These octets shall be converted to characters in the ISO/IEC 646:1991 standard encoded character set by adding a value of 0x20 to each octet, so that each octet is in the range [0x20,0x5f], and then optionally replacing any 0x20 octets with 0x60. If necessary, these characters shall then be translated into the corresponding character codes for the codeset in use in the current locale. For example, the octet 0x41, representing 'A', would be translated to 'A' in the current codeset, such as 0xc1 if it were EBCDIC; the octet 0x20, representing <space>, would optionally be replaced with 0x60, representing '`', and then translated to either <space> (0x40 if EBCDIC) or '`' (0x79 if EBCDIC), respectively.
On 2016 edition page 3362 line 113258 section uuencode, change:
These octets then shall be translated into the local character set.to:
before any replacement of 0x20 with 0x60 and translation into the local character set.
On 2016 edition page 3362 line 113259 section uuencode, change:
Each encoded line contains a length character, equal to the number of characters to be decoded plus 0x20 translated to the local character set as described above, followed by the encoded characters. The maximum number of octets to be encoded on each line shall be 45.to:
Each encoded line shall contain a length character, equal to the number of characters to be decoded plus 0x20 translated to the local character set as described above, followed by between 1 and 45, inclusive, encoded characters. The last encoded line, or the <tt>begin</tt> line if the input is empty, shall be followed by a line containing only a <space> or '`' character before the terminating <newline>.
On 2016 edition page 3364 line 113309 section uuencode, add a new paragraph to RATIONALE:
Historically the encoding used only octets in the range [0x20,0x5f], and thus the encoded lines could contain trailing spaces, which were at risk of being stripped by whatever transport method was used to send the file. To avoid this problem some implementations use 0x60 instead of 0x20, resulting in '`' characters instead of spaces in the output, and implementations are encouraged to do this.
Don Cragun (manager)
The standard states the historical uuencode output format, and conforming implementations must conform to this. However, concerns have been raised about this which are being referred to the sponsor.
Almost all uudecode implementations require a line just before the "end" line specifying a line of zero bytes to be converted. Some historic uuencode implementations output a <back-quote> while others output of a <space> to encode this zero length final line. The changes below allow either historic behavior.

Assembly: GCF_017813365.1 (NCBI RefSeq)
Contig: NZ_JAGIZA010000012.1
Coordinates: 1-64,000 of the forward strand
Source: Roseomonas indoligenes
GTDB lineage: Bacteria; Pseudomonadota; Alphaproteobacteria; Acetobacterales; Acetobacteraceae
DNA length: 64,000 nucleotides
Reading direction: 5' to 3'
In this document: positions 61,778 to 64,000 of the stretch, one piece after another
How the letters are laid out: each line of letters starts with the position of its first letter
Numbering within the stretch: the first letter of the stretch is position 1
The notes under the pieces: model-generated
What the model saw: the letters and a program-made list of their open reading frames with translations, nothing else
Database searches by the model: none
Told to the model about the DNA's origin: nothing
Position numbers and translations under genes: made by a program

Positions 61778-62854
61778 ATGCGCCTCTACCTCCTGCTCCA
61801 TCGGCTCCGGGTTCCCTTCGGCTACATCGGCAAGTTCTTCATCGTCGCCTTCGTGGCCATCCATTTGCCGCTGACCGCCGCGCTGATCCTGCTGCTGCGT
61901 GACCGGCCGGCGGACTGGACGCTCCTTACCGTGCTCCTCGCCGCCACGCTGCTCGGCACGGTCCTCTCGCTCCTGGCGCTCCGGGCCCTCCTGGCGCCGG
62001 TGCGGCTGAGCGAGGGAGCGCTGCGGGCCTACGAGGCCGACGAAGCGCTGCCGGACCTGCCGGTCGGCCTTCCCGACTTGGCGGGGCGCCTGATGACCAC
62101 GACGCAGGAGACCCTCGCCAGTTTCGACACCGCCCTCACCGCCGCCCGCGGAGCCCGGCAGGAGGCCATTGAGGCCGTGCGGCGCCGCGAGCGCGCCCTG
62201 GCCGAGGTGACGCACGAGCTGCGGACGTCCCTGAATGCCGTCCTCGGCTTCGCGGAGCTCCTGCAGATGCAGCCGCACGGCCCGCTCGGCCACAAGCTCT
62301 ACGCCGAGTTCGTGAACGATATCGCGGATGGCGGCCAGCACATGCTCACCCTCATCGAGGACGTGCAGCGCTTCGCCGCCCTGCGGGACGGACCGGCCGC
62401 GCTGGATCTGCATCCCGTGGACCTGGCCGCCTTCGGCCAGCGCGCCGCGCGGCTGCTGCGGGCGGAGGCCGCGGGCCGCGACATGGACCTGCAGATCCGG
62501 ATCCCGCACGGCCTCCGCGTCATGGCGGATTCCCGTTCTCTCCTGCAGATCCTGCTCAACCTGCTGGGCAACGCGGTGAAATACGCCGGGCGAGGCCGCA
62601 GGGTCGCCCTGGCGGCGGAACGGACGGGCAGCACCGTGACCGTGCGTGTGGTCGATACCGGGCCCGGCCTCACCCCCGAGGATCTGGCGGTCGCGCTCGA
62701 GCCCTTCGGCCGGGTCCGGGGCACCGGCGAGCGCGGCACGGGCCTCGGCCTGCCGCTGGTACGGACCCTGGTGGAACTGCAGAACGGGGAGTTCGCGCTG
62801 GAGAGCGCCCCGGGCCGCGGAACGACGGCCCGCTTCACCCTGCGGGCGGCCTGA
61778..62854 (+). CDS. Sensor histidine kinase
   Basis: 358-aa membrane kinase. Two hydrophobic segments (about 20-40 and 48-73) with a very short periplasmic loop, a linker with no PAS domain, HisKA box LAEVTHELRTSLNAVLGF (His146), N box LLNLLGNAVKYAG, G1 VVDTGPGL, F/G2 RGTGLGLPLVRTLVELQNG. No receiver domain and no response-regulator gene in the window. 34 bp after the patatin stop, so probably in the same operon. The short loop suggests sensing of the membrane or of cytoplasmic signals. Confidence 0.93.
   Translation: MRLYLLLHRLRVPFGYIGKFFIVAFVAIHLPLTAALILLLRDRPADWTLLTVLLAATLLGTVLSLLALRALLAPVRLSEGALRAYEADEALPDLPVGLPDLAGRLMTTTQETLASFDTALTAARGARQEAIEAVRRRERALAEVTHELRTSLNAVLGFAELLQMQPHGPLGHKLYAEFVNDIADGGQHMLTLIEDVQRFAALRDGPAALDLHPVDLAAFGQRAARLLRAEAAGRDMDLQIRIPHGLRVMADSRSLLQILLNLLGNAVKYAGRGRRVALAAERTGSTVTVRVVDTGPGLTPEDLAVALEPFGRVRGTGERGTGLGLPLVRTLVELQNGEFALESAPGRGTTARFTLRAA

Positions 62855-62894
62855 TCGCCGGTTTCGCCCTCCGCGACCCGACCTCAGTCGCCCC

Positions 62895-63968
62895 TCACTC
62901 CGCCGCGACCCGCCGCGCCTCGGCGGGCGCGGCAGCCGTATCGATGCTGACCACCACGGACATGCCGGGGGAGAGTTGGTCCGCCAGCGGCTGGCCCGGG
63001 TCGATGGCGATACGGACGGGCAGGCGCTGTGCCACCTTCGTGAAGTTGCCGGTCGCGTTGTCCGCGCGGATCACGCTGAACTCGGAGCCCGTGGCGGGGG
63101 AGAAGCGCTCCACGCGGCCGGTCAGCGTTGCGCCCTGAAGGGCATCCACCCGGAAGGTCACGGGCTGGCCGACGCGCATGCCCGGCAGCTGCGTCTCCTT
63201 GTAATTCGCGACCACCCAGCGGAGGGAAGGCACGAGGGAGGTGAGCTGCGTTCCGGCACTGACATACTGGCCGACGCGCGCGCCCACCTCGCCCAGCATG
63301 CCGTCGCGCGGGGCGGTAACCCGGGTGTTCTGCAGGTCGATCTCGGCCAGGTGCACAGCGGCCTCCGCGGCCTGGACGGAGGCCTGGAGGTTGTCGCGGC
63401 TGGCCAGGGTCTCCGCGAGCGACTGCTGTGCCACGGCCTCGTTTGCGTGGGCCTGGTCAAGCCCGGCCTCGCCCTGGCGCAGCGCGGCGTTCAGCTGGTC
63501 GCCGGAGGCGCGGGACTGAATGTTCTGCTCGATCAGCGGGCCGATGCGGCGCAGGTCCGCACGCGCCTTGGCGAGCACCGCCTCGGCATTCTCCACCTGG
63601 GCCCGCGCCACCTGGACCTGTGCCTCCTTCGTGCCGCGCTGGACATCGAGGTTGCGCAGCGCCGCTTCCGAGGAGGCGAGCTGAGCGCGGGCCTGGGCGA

Notes to the Editor (not part of this interpretation):
Make the changes in Note: 0004150.
|Interpretation proposed: 12 November 2018|
|2017-05-17 08:08||Villemoes||New Issue|
|2017-05-17 08:08||Villemoes||Status||New => Under Review|
|2017-05-17 08:08||Villemoes||Assigned To||=> ajosey|
|2017-05-17 08:08||Villemoes||Name||=> Rasmus Villemoes|
|2017-05-17 08:08||Villemoes||Section||=> uuencode/uudecode|
|2017-05-17 09:08||joerg||Note Added: 0003692|
|2017-05-17 10:10||stephane||Note Added: 0003693|
|2017-05-17 10:20||stephane||Note Added: 0003694|
|2017-05-17 10:27||stephane||Note Added: 0003695|
|2017-05-17 10:39||stephane||Note Edited: 0003695|
|2017-05-18 07:31||Villemoes||Note Added: 0003696|
|2018-10-15 09:12||geoffclare||Note Added: 0004150|
|2018-10-18 16:10||Don Cragun||Note Added: 0004151|
|2018-10-18 16:10||Don Cragun||Tag Attached: tc3-2008|
|2018-10-18 16:11||Don Cragun||Interp Status||=> ---|
|2018-10-18 16:11||Don Cragun||Final Accepted Text||=> See bugnote-4151.|
|2018-10-18 16:11||Don Cragun||Status||Under Review => Interpretation Required|
|2018-10-18 16:11||Don Cragun||Resolution||Open => Accepted As Marked|
|2018-10-18 16:12||Don Cragun||Final Accepted Text||See bugnote-4151. => See Note: 0004151.|
|2018-10-19 16:28||geoffclare||Interp Status||--- => Pending|
|2018-11-12 19:51||ajosey||Interp Status||Pending => Proposed|
|2018-11-12 19:51||ajosey||Note Added: 0004168|
|Mantis 1.1.6[^] Copyright © 2000 - 2008 Mantis Group|